The Iraqi Army force in Basra is a single division of lightly supported infantry with some US/UK locally controlled air support, minimal artillery, minimal aviation support. Basra is a city of 2.6 million people (2003) and it is overwhelmingly Shi'ite. If one assumes that one half of one percent of the male population are available to be called up for Mahdi Army fighting units, the defenders have numerical parity with the attacking force. That is never a good thing, especially when the defenders are on their own grounds, fighting from prepared positions in dense urban networks and have higher morale and more firepower than the attackers.
In short, expecting the Iraqi Army to prevail, let alone quickly or easily, was sheer madness.

Well, now a provocative, if rather paranoid new theory has been proposed. Apparently based on British sources, this theory holds that the initiative for the Basra offensive rested with the United States and the Iraqi attack was intentionally botched to thwart US plans. According to this theory, General Petraeus, who had no illusions about what it would take to defeat the Mahdi Army, had planned a summer offensive. This operation would have deployed thousands of Marines and was expect to last for months.

The purpose of Cheney's visit was to pressure al-Maliki to go along with this offensive. Unable to prevent an offensive altogether, Maliki agreed to an attack, but only on his own terms. The Iraqi Army would attack Mahdi forces in Basra with a few brigades, but no British or American forces. The operation was planned to last only a week to ten days. Naturally Petraeus warned that the scale of the operation was not large enough and that the proposed time frame was unrealistic. And, of course, events proved him right. When the Iraqi Army offensive failed to capture Basra, Iran negotiated a cease-fire. "That ploy move . . . raised the possibility that al-Maliki intended from the beginning that the outcome of the Basra operation would be a new agreement that would prevent the deployment of U.S. and British troops to fight the Mahdi Army during the summer."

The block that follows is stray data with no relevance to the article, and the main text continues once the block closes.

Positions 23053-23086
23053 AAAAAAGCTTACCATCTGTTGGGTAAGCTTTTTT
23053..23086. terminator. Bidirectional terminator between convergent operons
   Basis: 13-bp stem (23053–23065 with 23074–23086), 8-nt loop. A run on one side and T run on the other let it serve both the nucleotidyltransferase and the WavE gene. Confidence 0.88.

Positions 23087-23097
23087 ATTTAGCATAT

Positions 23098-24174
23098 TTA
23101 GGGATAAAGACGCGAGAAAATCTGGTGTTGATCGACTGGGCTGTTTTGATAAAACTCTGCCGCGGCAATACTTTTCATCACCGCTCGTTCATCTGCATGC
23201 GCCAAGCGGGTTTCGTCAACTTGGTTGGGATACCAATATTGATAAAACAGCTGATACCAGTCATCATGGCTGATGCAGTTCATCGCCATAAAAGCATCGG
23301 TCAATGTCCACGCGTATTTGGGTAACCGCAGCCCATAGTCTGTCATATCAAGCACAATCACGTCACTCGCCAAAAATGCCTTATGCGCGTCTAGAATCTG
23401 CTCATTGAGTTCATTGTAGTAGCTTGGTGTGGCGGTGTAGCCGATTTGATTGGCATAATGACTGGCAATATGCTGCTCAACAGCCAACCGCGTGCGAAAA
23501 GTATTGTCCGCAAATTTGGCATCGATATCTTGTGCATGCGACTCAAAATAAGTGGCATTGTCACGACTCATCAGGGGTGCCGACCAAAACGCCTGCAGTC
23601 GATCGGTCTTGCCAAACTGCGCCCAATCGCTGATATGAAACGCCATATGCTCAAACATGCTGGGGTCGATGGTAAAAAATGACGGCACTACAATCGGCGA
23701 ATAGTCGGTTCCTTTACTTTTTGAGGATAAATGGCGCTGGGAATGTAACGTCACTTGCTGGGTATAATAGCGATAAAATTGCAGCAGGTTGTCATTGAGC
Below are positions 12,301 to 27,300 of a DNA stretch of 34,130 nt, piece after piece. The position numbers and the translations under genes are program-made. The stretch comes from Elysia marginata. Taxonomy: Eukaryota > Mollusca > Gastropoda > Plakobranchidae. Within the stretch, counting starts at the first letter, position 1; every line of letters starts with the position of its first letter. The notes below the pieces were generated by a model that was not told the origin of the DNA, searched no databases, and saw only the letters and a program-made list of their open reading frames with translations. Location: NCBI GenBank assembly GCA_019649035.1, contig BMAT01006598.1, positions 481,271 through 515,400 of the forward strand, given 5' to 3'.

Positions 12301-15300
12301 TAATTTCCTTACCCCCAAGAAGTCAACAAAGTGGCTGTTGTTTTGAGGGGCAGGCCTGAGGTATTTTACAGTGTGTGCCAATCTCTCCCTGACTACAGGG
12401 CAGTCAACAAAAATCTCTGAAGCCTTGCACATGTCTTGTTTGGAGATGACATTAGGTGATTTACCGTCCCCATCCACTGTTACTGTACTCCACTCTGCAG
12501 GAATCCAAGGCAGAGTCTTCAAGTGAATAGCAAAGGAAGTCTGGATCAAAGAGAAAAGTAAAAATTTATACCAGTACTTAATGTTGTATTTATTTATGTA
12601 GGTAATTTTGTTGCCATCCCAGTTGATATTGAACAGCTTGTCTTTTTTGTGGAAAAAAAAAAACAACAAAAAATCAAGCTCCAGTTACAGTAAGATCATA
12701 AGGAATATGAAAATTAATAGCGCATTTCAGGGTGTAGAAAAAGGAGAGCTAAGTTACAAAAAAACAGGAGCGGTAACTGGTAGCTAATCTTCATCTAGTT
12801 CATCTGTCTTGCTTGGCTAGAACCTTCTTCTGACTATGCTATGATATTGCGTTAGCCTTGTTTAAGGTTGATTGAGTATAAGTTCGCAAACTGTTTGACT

This interpretation, if true, could explain some of the principals' odd behavior. It would explain why Maliki launched such an obviously ill-conceived attack; he did not intend for it to succeed. It would also explain why Sadr was so amenable to a ceasefire; presumably the government delegation explained that they were launching a mere token offensive, designed to prevent a more serious attack by the United States. But it raises an even bigger question. Why on earth would Maliki believe that launching a mock offensive prematurely would prevent a real US offensive later on?

PS: I should note so far serious experts such as Juan Cole and Marc Lynch have not taken this theory seriously enough to link to it. See also this article suggesting that the Basra offensive, although not militarily successful, may be the start of a slow reassertion of government power over Basra.